I have no fast solution for that, to create a natural cluster of bubbles, let me explain.
The practical part:
The soap-bubbles typically find a specific balance of all participating bubbles where the tension is equalized among all in direct contact, and so on.
This was practically used, to my knowledge, in the architecture design of Frei Otto. We studied his light-weight buildings back in the days.
An example is given here, even more targeting roof curvatures:
A longer introduction to this theme is here:
As you might notice, this is not a simple “formula”.
In other words, to place spheres randomly in space and “draw” their contact areas as flat elements wouldn’t be correct. The whole “physics” in such a cluster is complex.
The CG part, I guess that mathematical precision is not the target here.
So, here is the closest I get with my first idea, and it is not really where I think it should be. But perhaps it delivers some ideas.
The VoronoiFracture gives of course the “cut” not only to its neighbors. So there is a limitation on top of that, it might extend the cut if the cluster is more uneven. I share this file, as it show some limitations if the cluster of bubbles is spreading out.
Two scene files: (You might ignore these or just check them out as a brain storming file
The point production (XPresso) could be simplified, but given the current state of the idea above, I think it is not the prime problem.
For the texturing, please have a look here:
All in all, one would need to Boole all the Spheres to get one surface and then fracture it. Again, if the set up has some “branches” of bubbles, the points might cut…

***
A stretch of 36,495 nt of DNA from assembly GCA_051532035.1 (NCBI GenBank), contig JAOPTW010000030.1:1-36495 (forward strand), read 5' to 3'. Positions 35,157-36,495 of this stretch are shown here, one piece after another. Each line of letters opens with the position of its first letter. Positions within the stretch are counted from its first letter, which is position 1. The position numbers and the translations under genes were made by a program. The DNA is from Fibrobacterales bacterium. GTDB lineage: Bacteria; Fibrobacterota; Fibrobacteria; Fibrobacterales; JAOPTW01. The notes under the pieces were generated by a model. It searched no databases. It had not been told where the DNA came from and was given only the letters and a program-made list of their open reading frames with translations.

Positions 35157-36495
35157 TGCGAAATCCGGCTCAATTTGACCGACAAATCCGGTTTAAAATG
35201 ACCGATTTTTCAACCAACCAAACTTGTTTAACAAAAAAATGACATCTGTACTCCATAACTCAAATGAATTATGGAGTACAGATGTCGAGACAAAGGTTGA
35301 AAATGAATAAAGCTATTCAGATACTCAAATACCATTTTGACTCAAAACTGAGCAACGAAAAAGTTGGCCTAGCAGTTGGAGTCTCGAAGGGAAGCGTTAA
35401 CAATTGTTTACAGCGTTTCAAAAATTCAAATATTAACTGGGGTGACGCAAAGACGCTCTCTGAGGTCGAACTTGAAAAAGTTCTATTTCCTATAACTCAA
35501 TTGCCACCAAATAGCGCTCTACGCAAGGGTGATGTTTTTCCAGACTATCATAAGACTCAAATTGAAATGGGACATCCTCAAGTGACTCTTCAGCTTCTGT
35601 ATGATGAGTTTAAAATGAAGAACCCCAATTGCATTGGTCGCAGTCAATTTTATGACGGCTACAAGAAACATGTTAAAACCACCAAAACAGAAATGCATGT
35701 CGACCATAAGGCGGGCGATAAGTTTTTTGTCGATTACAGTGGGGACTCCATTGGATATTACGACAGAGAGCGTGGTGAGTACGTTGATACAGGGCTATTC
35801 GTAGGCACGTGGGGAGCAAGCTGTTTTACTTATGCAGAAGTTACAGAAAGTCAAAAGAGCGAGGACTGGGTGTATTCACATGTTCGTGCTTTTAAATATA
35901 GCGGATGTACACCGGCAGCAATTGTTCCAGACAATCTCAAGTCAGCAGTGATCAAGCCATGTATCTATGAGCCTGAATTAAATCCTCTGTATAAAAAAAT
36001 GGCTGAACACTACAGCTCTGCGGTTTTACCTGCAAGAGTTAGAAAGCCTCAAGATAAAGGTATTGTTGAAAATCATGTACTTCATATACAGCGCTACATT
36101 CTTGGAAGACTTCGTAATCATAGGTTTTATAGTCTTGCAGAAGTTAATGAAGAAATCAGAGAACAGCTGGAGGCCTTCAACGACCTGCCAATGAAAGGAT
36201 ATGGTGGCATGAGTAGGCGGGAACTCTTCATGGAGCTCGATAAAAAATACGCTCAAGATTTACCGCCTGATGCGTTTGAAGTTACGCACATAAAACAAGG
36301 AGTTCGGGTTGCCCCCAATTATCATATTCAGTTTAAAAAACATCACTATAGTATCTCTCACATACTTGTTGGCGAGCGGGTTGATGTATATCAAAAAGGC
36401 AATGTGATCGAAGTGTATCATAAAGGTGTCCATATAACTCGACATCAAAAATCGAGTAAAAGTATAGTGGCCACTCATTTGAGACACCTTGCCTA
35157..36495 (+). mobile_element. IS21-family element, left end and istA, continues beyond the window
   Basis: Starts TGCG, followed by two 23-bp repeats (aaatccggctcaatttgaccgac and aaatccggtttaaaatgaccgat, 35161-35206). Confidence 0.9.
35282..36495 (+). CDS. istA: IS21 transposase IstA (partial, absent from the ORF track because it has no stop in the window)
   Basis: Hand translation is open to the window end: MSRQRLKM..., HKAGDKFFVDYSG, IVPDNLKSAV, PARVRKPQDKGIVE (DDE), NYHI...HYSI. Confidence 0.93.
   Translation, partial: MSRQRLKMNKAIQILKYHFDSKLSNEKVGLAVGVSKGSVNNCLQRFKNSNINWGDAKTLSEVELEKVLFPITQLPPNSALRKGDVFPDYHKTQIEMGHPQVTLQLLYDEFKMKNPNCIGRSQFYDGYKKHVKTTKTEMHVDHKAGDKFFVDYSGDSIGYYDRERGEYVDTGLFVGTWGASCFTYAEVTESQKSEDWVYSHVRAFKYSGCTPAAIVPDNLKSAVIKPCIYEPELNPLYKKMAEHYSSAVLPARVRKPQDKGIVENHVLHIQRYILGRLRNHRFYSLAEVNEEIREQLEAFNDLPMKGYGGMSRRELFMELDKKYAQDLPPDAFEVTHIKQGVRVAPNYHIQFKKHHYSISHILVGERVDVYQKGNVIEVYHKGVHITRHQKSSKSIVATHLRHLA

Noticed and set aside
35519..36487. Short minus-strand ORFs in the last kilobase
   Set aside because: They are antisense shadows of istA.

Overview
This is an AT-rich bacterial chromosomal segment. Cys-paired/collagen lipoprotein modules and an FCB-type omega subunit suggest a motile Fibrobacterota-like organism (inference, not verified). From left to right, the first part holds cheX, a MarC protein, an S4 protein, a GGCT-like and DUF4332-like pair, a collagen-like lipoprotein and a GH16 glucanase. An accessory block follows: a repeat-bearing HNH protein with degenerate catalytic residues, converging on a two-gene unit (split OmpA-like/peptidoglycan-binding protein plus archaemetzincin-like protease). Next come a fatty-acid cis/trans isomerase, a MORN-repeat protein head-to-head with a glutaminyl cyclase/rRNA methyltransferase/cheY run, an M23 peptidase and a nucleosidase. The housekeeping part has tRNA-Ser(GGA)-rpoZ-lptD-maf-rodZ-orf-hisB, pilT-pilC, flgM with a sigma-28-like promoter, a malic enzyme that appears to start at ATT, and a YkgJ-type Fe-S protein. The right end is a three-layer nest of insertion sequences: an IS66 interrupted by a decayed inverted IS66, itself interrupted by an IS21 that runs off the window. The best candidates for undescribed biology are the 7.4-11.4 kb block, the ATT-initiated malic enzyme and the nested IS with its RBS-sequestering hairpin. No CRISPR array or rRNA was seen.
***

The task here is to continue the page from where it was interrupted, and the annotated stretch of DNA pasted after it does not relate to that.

Here is a manual suggestion. (See image below), based on your lead to use Voronoi Fracture.
With the little gap the seam is nice.
Scene file: First step of exploring a possible workflow, by setting up the membranes with Splines, which was a test, but I guess the Voronoi can deliver this, with a tight sphere mesh to start with as well, but here is the set up …
All files are in this collection
… and here is then the next step, which uses as well the Boole set up under a Voronoi Fracture.
This set up uses the “Current State To Object” function, and while a gap was introduced in the Voronoi Fracture to get the mesh[es], the resulting meshes receive an Extrude [M~T] with Create-Caps on, to give each of the four segments a thickness. The material thickness is below half of the initial gap. All parts from the file …_22 that were used are deleted and only the polygon based result is left for clarity. The Selection Tag (produced without the gap of the Voronoi): Current State To Object, then Edge To Spline, then Sweep.
The Sweep set up simulates the little fluid accumulation along the contact areas. Again, real bubbles pull them self to a equalized position, this was not the target here.
All the best
edit: all scene files are now in one collection. /edit
Click thumbnail to see full-size image